Whilst the page is being loaded in the browser during the replay phase, periodic screenshots of the browser window are taken every 200ms and stored in memory. When the page is fully loaded the screenshots are encoded in PNG format and stored on the file system.
Image and video generation phase
Screenshots are analysed to determine page load progress. Elapsed time for 'first initial', 'visually useful', and 'visually complete' are identified as well as the overall page load progress expressed as a percentage.
With the available information, a video is generated where screenshots are mapped to a high frame-rate video timeline. An on-screen display of ticking timestamp, page load progress, and measurement timestamps are also included. The video gives a visual feel of how fast the page is loaded.
HAR file generation phase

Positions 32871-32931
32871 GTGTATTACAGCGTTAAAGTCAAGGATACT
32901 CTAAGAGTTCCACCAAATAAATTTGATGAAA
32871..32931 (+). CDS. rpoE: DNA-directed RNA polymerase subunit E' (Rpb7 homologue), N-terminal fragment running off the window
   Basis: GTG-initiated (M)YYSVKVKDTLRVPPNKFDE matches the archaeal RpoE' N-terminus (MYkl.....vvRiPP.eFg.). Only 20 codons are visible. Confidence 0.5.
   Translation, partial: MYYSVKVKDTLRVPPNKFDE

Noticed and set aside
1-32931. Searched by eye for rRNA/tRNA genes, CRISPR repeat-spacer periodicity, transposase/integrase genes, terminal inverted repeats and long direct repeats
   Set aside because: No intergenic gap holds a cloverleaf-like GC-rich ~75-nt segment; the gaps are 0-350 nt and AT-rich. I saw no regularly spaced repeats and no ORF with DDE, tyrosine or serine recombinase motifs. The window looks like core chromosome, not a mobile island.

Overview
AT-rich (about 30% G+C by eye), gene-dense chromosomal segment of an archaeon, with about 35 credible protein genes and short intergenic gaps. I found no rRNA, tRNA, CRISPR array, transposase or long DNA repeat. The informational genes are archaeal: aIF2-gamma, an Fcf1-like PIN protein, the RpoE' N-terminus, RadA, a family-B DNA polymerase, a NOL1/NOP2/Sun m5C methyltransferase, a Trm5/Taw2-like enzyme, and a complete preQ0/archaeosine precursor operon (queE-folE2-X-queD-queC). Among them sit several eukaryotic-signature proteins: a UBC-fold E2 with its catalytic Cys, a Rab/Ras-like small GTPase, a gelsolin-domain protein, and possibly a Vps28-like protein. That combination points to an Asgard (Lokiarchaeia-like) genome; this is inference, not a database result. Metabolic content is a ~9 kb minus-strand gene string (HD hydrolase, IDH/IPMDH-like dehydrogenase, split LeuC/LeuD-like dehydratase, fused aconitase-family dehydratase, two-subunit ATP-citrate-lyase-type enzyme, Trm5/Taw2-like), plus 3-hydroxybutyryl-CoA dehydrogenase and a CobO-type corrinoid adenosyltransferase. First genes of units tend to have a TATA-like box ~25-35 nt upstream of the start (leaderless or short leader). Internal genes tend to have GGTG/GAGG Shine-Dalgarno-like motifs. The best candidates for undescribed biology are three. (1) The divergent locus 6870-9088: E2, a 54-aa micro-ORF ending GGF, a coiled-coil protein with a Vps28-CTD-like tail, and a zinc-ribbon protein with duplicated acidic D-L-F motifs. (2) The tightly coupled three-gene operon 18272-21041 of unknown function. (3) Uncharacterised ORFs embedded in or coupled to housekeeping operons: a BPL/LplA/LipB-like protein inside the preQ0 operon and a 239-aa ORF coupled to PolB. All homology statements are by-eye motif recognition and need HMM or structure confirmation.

By combining all of the available measurements, an HTTP Archive (HAR) file is generated. The network characteristics from the user’s network, the HTTP request, and response header/body pair from the data cache, the replay report, as well as conclusions from the image analysis, are all used to produce the HAR file. It allows detailed inspection of the timing and complete content of the page load operation using third-party tools.
File upload phase
The video file and HAR file are too large to be stored in a database. They are also likely to become less relevant over time and my be purged after a period of time. The files are uploaded using unique test session prefix to a file storage repository. Each resource can be accessed via a public URL.
CSV result generation phase
The final output of the test is the CSV data on the client side, which consists of overall test results as well as per-object statistics which are later stored in a columnar database for data analysis via SamKnows One.
Top-level measurements for for data analysis:
- Timestamp of the test
- URL fetched
- Total number of DNS requests made
- Total number of objects transferred
- Total download and upload volume
- Number of successful objects
- Number of failed objects
- Peak number of concurrent HTTP requests
- Name resolution service (DNS or DoH)
- Average DNS lookup time